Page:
If the DiamondView series was a generic Japanese Role-Playing Game from the early 90s, we've heard the sob story from the village chief, discovered that we're the only person that can save the town, and have just left to discover the dangers in the evil woods. Our journey has just begun, so lets not waste more time with sadly revealing analogies and stick to the schedule.
The start of the DiamondView 2.010 journey began in the NL West with the Colorado Rockies and had a fantastic reception. We'll continue down that path, and barring any blue slimes drawing near, we'll focus today's efforts on the San Francisco Giants. To help us with this, Grant Brisbee of McCovey Chronicles is here to lend some commentary on the lineup.
CF - Aaron Rowand
OBP: .324 | ISO: .146 | SPEED: 3.1 | DEF: -4.26
Aaron Rowand, leadoff hitter. Yep. In an alternate universe, John Wilkes Booth killed President Lincoln with a slider, which consequently led to the pitch being outlawed. In this alternate universe, Aaron Rowand is a demigod. In this universe, he can't hit a slider. Useful player, but he wasn't worth the money the Giants threw at him.
2B - Freddy Sanchez
OBP: .323 | ISO: .115 | SPEED: 4.0 | DEF: -1.07
A good portion of his value comes from his defense, but that shouldn't be affected by something minor like a torn meniscus in his knee, right? Right? Useful player, but he probably isn't worth the money the Giants threw at him.
3B - Pablo Sandoval
OBP: .366 | ISO: .194 | SPEED: 4.4 | DEF: -3.28
His hitting ability is preternatural. It's amazing how often he consistently makes solid contact. He started last season swinging at the scuffed balls that umpires tossed out of play, but he ended the season as the team leader in walks. He's like a thinner Tony Gwynn with more power potential.
1B - Aubrey Huff
OBP: .327 | ISO: .175 | SPEED: 3.4 | DEF: -15.73
Aubrey Huff, cleanup hitter. Yep. The worst part is that he's an improvement over last year's cleanup hitter. If Freddy Sanchez is an indictment of a front office that pays too much attention to batting average, Huff is evidence that there is still someone employed in a front office who pays attention to RBI. Here's hoping his low BABIP last year was a fluke.
LF - Mark DeRosa
OBP: .343 | ISO: .153 | SPEED: 4.3 | DEF: +2.76
The "If they have the year they had two years ago, we'll be golden!" method of building a roster might be completely illogical, but it's worth nothing that the Giants haven't finished dead last in runs scored since they started employing it. Sure, they've finished 15th out of 16th teams a couple of times, but never dead last. Useful player, but he probably isn't worth the money the Giants threw at him.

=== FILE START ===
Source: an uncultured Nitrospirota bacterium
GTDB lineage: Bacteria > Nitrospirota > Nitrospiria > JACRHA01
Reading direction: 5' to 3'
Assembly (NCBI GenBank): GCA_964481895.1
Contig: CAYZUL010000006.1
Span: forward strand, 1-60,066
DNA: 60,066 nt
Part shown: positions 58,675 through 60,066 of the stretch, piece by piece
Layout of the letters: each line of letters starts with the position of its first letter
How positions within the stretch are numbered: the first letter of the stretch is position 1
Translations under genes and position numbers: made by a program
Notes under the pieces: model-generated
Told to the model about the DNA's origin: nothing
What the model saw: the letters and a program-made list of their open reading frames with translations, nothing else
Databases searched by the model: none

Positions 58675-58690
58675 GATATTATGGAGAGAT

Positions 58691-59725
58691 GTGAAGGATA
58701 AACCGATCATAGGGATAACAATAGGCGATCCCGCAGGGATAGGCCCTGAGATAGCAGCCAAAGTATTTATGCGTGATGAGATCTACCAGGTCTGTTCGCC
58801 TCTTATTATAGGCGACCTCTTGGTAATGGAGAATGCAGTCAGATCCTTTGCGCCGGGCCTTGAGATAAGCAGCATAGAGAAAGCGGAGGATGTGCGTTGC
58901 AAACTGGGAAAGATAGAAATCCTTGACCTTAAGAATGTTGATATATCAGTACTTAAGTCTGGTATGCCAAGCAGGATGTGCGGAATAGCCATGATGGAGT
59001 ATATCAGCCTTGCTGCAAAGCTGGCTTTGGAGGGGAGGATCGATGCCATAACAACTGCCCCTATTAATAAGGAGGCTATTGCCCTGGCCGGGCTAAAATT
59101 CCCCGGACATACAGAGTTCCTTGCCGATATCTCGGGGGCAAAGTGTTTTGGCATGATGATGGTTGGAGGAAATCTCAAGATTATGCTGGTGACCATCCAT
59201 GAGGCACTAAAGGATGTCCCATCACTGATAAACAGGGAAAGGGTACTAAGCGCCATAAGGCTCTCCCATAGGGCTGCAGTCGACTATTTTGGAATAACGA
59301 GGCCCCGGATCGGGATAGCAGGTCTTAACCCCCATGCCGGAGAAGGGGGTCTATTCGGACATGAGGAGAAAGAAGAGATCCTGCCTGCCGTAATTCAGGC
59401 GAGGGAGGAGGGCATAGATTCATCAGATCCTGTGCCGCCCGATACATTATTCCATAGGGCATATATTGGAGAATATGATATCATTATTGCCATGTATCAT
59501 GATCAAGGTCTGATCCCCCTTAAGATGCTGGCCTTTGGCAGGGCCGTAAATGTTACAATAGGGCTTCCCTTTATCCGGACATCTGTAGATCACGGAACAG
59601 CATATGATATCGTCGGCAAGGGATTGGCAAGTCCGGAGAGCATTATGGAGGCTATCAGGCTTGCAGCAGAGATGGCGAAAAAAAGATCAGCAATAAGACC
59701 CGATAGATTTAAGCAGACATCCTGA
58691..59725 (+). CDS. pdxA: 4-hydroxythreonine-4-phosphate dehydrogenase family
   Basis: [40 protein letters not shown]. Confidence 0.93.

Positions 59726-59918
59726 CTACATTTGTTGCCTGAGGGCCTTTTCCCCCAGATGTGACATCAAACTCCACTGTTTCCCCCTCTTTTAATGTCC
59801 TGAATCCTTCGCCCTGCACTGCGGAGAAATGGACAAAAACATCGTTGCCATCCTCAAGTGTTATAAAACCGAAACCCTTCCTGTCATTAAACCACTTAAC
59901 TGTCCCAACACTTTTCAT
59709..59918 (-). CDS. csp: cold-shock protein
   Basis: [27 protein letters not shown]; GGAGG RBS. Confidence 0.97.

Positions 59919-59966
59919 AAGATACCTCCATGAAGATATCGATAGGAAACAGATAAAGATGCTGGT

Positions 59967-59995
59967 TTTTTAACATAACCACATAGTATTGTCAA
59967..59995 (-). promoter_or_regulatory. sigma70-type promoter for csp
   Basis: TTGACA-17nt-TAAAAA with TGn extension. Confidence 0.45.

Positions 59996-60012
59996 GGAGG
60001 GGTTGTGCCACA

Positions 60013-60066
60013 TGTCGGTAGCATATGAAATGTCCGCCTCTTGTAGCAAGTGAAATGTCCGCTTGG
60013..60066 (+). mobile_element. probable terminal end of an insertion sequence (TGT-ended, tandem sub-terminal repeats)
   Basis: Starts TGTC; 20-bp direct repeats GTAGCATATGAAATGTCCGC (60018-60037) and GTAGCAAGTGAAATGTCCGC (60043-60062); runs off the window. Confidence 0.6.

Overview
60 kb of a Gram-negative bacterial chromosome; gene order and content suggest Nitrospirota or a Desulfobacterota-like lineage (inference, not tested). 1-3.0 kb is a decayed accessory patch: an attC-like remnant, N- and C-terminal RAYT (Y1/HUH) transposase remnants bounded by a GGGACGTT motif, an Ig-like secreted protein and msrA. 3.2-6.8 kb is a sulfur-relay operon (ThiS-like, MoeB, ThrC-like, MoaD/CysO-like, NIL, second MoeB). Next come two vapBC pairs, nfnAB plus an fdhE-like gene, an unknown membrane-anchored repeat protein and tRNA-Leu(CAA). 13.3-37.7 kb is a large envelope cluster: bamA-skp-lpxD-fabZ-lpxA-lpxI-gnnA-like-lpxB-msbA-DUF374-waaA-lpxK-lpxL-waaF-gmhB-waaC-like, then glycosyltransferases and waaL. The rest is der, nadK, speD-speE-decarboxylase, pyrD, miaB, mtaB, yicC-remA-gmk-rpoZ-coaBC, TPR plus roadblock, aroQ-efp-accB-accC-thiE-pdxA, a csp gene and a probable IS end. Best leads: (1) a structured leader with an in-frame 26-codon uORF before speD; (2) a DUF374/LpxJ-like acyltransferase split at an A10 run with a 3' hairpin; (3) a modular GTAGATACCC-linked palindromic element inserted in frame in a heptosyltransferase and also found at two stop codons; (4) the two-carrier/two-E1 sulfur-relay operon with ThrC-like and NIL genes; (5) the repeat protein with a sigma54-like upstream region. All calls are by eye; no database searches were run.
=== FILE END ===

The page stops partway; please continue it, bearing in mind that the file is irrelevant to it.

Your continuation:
RF - Nate Schierholtz
OBP: .325 | ISO: .171 | SPEED: 5.9 | DEF: -5.86
Twice last year, Schierholtz swung at pitches that hit him. Twice. The projection systems like him well enough, his minor league numbers were solid, and his arm in right is fantastic, so it's not a terrible choice to give him a full-time gig. Until he can control the strike zone, he's destined for a career as a nice fourth outfielder.
SS - Edgar Renteria
OBP: .330 | ISO: .110 | SPEED: 4.5 | DEF: +4.0
He swings as if he's trapped in a bowl of invisible oatmeal, and he catches everything hit within a foot of him. That's a potent combo. The Giants are convinced that he'll rebound this year because he was hurt last year. If there's anything worth gambling on, it's that a 33-year-old with a history of injuries that affect his production will stop having those injuries and improve his production when he's 34. It's just science, people. Useful player at the end of the bench, but he wasn't worth the money the Giants threw at him.
C - Rod Barajas vs. Buster Posey
OBP: .285 | ISO: .156 | SPEED: 2.7 | DEF: +19.89
OBP: .341 | ISO: .137 | SPEED: 4.3 | DEF: +11.30
Well, as of now, Buster Posey is first on the depth chart. But Bruce Bochy is an old backup catcher, and he'd rather put a scorpion down his pants than start a catcher with fewer than 200 professional games caught. The fear is that Posey will continually call for his pitchers to throw gyroballs and eephus pitches with the game on the line. The Giants haven't signed Barajas yet, but they'll sign someone comparable before the season starts.
San Francisco Team Composite
All of the above players are worthy of being on a major league roster. That is actually an improvement over the last two Opening Day rosters. The pitching should still be good, but it isn't likely to be as otherworldly as it was last year, if only because of regression to the mean. I don't really know what that means, but I was told it would play well on a statistically oriented site. It all adds up to a team that has a chance to get back to the 88-win marker, but they'll need some luck to do so.
There you have it, straight from the man behind McCovey Chronicles himself: all of these players are major leaguers! The recurring theme is "useful players, not worth the money." The cold truth is that San Fran isn't so far from every other struggling team: they can't get on base, they can't get off base, and they can't get anywhere when they're in between. For comparison purposes, their team average looks nearly identical to the San Diego Padres.
Thanks again for the contributions by Grant. If you get a chance, check out his thoughts on Bengie Molina, who was acquired after the content for this article was produced. A quick glance says he has a (13 | 73 | 01 | 90) DiamondView, which is remarkably like Barajas' projection. Interesting, huh? - Justin
Up Next: Arizona Diamondbacks